We at BCCTBeyond Conventional Cancer Therapies (predecessor website to CancerChoices)/CancerChoices recently read an article published on the People’s Pharmacy website titled “Is Google censoring drug side effect information?” We respect the work and information that the People’s Pharmacy provides, so we took note of the concerns expressed in the article.
The gist of it is that Google has changed its algorithm for searches, which in turn changes the way Google ranks websites. “Many health sites have seen a dramatic drop in traffic. The People’s Pharmacy is one of them. Over the last month our traffic is down over 50% thanks to Google’s 2019 Core Update.”1Graedon J. Is Google censoring drug side effect information? The People’s Pharmacy. Viewed October 8, 2018. Apparently another website, MedShadow, which helps people understand the risks and benefits of medicines, has also seen its web traffic plummet since the Google search algorithm has changed.
Google has changed its algorithm for searches, which in turn changes the way Google ranks websites.
From what we understand, Google changed its algorithm in order to suppress sites that didn’t seem credible—sites that sold miracle cures and get-rich-quick schemes. MedShadow sees that their site became part of the fall-out. Perhaps a faulty algorithm. The People’s Pharmacy goes further to question whether or not Google is intentionally suppressing drug side effect information.
Subsequent to the People’s Pharmacy article, we read a blog post by writer, speaker, and change agent John Weeks who was deeply concerned by trends he has been seeing and that have been reported to him. In his view, Google and Facebook appear to have “killed access to alternativein cancer care, alternative practices or therapies such as diets or acupuncture are used instead of conventional treatments such as chemotherapy, surgery, or radiotherapy; if a therapy is used with conventional treatments, it is considered complementary and not alternative and integrativein cancer care, a patient-centered approach combining the best of conventional care, self care and evidence-informed complementary care in an integrated plan medicine.” He shows a very sobering list of the percent decline in web traffic to such sites as Dr. Weil, GreenMed Info, and even LiveStrong, which all provide evidence-based information on integrative care and natural products. Visits to sites related to integrative and alternative medicine were down by 52% to 98%, while the Mayo Clinic and WebMD site traffic was up by about 60% and 30%, respectively.2Weeks J. Self-Interested Whims of the Oligarchs: Google and Facebook Kill Access to Alternative and Integrative Medicine. Integrator. September 18, 2019. Viewed October 8, 2019.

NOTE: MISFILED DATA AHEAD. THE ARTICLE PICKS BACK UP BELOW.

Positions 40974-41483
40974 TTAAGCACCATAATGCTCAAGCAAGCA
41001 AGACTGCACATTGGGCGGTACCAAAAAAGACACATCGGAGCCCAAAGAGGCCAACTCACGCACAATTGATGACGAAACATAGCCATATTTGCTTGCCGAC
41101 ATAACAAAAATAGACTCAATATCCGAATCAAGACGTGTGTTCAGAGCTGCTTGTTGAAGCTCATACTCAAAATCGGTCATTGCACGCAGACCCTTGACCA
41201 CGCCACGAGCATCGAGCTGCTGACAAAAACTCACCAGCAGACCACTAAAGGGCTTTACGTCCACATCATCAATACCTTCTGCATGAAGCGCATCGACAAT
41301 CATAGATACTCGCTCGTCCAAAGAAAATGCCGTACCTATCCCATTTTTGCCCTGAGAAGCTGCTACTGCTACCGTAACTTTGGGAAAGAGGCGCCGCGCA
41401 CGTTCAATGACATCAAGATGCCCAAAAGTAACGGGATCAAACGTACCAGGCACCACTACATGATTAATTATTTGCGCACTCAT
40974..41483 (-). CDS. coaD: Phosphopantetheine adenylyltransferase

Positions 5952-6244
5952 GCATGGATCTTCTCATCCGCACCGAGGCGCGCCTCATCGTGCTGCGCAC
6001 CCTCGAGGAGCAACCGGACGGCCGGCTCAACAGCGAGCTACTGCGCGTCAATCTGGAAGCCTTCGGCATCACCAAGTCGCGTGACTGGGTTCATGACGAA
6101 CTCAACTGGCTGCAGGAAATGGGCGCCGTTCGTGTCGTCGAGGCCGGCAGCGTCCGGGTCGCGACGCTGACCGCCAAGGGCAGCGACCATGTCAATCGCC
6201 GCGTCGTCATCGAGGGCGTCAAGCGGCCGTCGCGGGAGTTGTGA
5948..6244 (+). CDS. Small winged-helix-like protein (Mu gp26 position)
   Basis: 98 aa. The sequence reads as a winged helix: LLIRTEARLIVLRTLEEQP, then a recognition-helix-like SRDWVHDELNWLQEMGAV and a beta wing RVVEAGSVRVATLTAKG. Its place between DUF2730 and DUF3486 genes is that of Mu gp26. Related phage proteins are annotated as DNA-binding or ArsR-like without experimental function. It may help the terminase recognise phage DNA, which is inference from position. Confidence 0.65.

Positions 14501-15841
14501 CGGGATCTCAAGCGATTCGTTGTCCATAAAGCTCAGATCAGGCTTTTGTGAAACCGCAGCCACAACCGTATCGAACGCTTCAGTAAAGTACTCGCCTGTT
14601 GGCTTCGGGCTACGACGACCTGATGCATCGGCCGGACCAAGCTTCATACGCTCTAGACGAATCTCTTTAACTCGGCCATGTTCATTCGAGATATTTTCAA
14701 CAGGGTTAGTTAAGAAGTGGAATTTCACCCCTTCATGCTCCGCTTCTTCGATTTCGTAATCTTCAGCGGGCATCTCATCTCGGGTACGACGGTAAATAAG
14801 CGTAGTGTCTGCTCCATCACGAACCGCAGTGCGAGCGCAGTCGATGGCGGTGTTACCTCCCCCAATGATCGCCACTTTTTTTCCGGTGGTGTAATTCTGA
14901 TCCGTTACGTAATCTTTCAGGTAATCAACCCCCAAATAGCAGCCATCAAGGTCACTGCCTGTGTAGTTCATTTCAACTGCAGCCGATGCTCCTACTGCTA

BCCTBeyond Conventional Cancer Therapies (predecessor website to CancerChoices)/CancerChoices is not going to weigh in on Google’s or Facebook’s intentions. I would say, however, that even before I read this article, I noticed a change in Google’s listing of websites that have information about drug side effects.
This certainly changes the way I will search for information on drugs’ side effects on Google.
At BCCTBeyond Conventional Cancer Therapies (predecessor website to CancerChoices)/CancerChoices, we regularly look up side effects and cautions on many therapies, including drugs. In the past, Google would list a nice smattering of websites with both patient and health professional information. Recently, however, I did a Google search for side effects of a particular drug and the first two pages of sites provided only very basic patient information and mostly encouraged the person to talk to their doctor or pharmacist. It wasn’t until I got to page three of the search that I found one article that provided more substantive information. I tried a new search asking for information for health care professionals on side effects of the drug. I essentially got the same listings on the first page. Finally, I did a search that most patients would not know to do and I asked for the PDR (Physician’s Desk Reference) information on this drug’s side effects—that did yield much more specific information.
This certainly changes the way I will search for information on drugs’ side effects on Google. I will also have to remember to look up certain specific reputable websites directly, now that I know they likely will not show up in a Google Search. We will do our best to find and pass on these valuable links and resources to you. We welcome suggestions of credible websites that provide evidence-based, non-commercial information about treatment side effects as well as about integrative medicine.
|1||Graedon J. Is Google censoring drug side effect information? The People’s Pharmacy. Viewed October 8, 2018.|
|2||Weeks J. Self-Interested Whims of the Oligarchs: Google and Facebook Kill Access to Alternative and Integrative Medicine. Integrator. September 18, 2019. Viewed October 8, 2019.|
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